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Washington Turns Up Heat On Canada Over Marijuana Plans

Discussion in 'International Marijuana News' started by D9_THC, Jun 15, 2003.

  1. OTTAWA ( Reuters ) - The head of U.S. drug policy launched one of his strongest attacks on Friday on Canada's plans to relax penalties for marijuana possession, and dismissed as "ridiculous" one of Ottawa's main reasons for pushing ahead with the idea.

    The Canadian government will introduce draft legislation later this month that would replace jail terms and criminal records with fines of perhaps C$100 ( $73 ) for possession of 15 grams ( half an ounce ) or less of pot.

    John Walters, director of the White House office of National Drug Control Policy, said he feared this would hamper U.S. efforts to cut the amount of powerful Canadian-grown marijuana from being smuggled across the border.

    "The problem now is that the high-potency marijuana business is growing uncontrollably in Canada... You're sending us the crack equivalent of marijuana and that's bad for both countries," he told CBC television.

    "What we've been trying to do with Canadian officials ( is learn ) 'What's the plan to make this smaller as a harm to the United States?' And there isn't one now, that's the problem," he said.

    Canadian Justice Minister Martin Cauchon, who will introduce the legislation at the end of May, criticizes existing marijuana laws for being largely ineffective and enforced unevenly.

    Supporters of the legislation say it would allow police to focus on catching organized crime gangs dealing in drugs rather than arresting and charging small-time pot users.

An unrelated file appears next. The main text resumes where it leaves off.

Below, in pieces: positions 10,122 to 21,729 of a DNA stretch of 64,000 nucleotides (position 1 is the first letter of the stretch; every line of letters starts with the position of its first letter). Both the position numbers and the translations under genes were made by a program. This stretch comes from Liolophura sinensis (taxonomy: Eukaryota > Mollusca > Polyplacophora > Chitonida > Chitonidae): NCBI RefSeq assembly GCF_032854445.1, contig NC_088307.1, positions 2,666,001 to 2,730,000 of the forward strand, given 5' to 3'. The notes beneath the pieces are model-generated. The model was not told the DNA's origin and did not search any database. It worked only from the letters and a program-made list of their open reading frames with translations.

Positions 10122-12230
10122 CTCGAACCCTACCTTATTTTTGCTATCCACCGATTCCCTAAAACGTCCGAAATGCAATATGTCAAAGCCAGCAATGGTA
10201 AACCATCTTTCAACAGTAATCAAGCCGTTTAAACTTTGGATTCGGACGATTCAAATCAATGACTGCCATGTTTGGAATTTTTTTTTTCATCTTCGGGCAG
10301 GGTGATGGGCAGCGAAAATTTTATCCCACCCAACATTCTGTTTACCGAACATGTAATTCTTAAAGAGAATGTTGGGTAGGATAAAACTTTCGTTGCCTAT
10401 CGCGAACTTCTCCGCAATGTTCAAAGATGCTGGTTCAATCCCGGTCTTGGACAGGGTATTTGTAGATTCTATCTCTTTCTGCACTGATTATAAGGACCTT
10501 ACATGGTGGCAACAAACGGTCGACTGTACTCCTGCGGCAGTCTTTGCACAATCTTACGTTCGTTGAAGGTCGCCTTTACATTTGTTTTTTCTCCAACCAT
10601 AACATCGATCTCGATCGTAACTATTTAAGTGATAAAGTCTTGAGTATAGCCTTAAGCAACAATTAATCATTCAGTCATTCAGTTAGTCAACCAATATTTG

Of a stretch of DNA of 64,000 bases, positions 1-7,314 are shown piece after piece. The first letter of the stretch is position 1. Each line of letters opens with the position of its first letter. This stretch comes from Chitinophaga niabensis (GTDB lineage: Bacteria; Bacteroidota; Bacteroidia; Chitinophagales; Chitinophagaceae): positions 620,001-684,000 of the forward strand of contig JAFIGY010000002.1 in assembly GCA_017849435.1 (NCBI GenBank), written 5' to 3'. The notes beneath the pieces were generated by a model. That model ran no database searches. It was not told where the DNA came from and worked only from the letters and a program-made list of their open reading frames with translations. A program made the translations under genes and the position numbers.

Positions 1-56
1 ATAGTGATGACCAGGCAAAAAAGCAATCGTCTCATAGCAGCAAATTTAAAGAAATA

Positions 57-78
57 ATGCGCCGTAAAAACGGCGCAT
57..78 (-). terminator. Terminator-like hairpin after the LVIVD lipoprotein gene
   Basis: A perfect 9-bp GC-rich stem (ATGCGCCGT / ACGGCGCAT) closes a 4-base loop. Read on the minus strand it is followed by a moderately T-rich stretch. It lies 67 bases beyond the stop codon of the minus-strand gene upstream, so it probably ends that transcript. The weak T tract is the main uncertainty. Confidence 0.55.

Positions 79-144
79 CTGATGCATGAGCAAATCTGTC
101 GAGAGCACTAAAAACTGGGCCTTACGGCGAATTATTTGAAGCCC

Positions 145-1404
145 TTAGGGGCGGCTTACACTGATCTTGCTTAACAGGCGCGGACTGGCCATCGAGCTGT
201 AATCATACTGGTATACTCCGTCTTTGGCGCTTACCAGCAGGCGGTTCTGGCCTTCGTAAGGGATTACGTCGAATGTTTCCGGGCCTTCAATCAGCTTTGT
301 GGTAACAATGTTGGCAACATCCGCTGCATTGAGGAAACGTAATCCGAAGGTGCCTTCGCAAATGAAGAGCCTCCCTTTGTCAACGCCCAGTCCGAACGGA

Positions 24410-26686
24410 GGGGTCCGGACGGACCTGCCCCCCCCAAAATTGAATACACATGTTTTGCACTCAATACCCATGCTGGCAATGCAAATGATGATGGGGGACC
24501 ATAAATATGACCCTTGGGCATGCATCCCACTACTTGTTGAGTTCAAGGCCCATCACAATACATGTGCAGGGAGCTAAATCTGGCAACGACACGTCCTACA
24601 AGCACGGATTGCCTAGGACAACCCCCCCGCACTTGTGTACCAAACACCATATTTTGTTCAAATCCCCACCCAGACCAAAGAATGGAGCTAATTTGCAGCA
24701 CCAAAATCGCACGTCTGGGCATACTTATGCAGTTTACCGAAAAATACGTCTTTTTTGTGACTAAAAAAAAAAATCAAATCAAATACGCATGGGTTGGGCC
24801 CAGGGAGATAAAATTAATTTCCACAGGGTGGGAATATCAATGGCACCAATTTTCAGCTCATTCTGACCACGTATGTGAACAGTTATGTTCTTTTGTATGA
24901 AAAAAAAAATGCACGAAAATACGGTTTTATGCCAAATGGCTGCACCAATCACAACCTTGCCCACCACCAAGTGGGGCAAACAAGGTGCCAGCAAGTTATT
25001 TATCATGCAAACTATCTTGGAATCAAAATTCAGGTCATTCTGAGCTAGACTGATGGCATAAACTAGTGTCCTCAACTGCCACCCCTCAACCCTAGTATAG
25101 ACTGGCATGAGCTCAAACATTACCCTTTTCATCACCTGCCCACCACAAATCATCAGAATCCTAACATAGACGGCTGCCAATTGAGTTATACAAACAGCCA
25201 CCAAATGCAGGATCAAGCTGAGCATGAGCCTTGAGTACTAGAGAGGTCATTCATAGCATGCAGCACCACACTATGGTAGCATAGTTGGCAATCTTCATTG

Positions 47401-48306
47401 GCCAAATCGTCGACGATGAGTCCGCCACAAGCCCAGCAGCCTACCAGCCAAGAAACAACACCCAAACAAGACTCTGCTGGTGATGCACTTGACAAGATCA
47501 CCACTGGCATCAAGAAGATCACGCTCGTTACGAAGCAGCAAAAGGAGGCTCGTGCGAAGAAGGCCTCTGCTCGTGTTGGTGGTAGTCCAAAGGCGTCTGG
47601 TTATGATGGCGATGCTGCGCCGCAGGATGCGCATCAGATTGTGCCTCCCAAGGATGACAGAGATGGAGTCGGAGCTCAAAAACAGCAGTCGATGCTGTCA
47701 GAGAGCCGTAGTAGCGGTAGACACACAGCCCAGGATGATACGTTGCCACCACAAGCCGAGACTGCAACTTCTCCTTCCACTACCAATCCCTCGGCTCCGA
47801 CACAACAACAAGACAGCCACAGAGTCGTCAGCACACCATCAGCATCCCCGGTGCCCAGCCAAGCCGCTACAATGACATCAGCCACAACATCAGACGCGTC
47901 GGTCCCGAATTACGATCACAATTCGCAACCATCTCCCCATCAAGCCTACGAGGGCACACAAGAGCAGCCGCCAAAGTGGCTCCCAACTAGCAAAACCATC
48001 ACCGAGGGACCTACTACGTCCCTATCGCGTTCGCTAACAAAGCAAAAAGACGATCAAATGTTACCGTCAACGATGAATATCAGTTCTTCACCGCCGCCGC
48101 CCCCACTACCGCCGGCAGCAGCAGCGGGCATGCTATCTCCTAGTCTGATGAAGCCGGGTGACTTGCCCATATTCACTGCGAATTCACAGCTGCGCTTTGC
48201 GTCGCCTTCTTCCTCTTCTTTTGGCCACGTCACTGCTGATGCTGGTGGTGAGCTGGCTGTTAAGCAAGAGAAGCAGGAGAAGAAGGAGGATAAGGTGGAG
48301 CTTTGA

But Walters strongly questioned this argument, saying there was no evidence Canadian law enforcement officials were cracking down on marijuana users.

    "It's completely ridiculous to suggest that Canada is locking up users in significant numbers. That's not happening. In fact, to claim they're even being arrested in large numbers is a distortion. That's what Canadian law enforcement tells me," he said.

    Walters complained that penalties for drug users were not harsh enough in Canada and suggested -- as he has done in the past -- that border security might have to be tightened if the law were passed. This could have a crushing effect on Canadian exporters, which are heavily reliant on the U.S. market.

    Canadian Solicitor-General Wayne Easter, in overall charge of law enforcement, said Walters should wait to see the details of the legislation.

    "When the entire strategy comes out, as will happen in the last two or three days of the month, I think Mr. Walters as well as others in the United States will see that we are in fact making fairly major moves forward," he told reporters.

    "Our objective is to make those borders secure and to do what we have to do to eliminate the movement of high quality ( marijuana )... anyone caught smuggling the product across the border will face very severe penalties."

    Cauchon says an estimated 100,000 of Canada's 30 million people are using pot daily and the numbers are increasing. He has said that marijuana would remain illegal, even if no longer criminal, and that penalties would be toughened substantially for marijuana-growing operations.

    Several U.S. states, including New York, California, Oregon and Ohio, have already relaxed laws on simple possession and issue fines to those found with small amounts of marijuana.

    URL: http://www.mapinc.org/drugnews/v03.n718.a07.html
    Newshawk: End Marijuana Prohibition: www.mpp.org
    Pubdate: Fri, 16 May 2003
    Source: Reuters (Wire)
    Copyright: 2003 Reuters Limited
    Author: David Ljunggren
    Bookmark: http://www.mapinc.org/mjcn.htm (Cannabis - Canada)
    Bookmark: http://www.mapinc.org/walters.htm (Walters, John)
     
  2. criticizes existing marijuana laws for being largely ineffective and enforced unevenly.


    sounds very familiar doesnt it.
     
  3. All Canada has to say is, "Hey, if we don't do this the courts
    will make it legal."

    Actually, I'm hoping that Canada takes it's own sweet time
    passing these laws. Maybe then the supreme court will
    declare all marijuana laws null and void. That might happen
    anyway. I hope, I hope.
     
  4. it may happen at an even more grassroots level like generally occurred oer here in the uk... most police just couldnt be bothered wasting their time with it and it was only when other people complained that they'd actually have to go do something. In Scotland its (supposedly) officially the "lowest priority".
     

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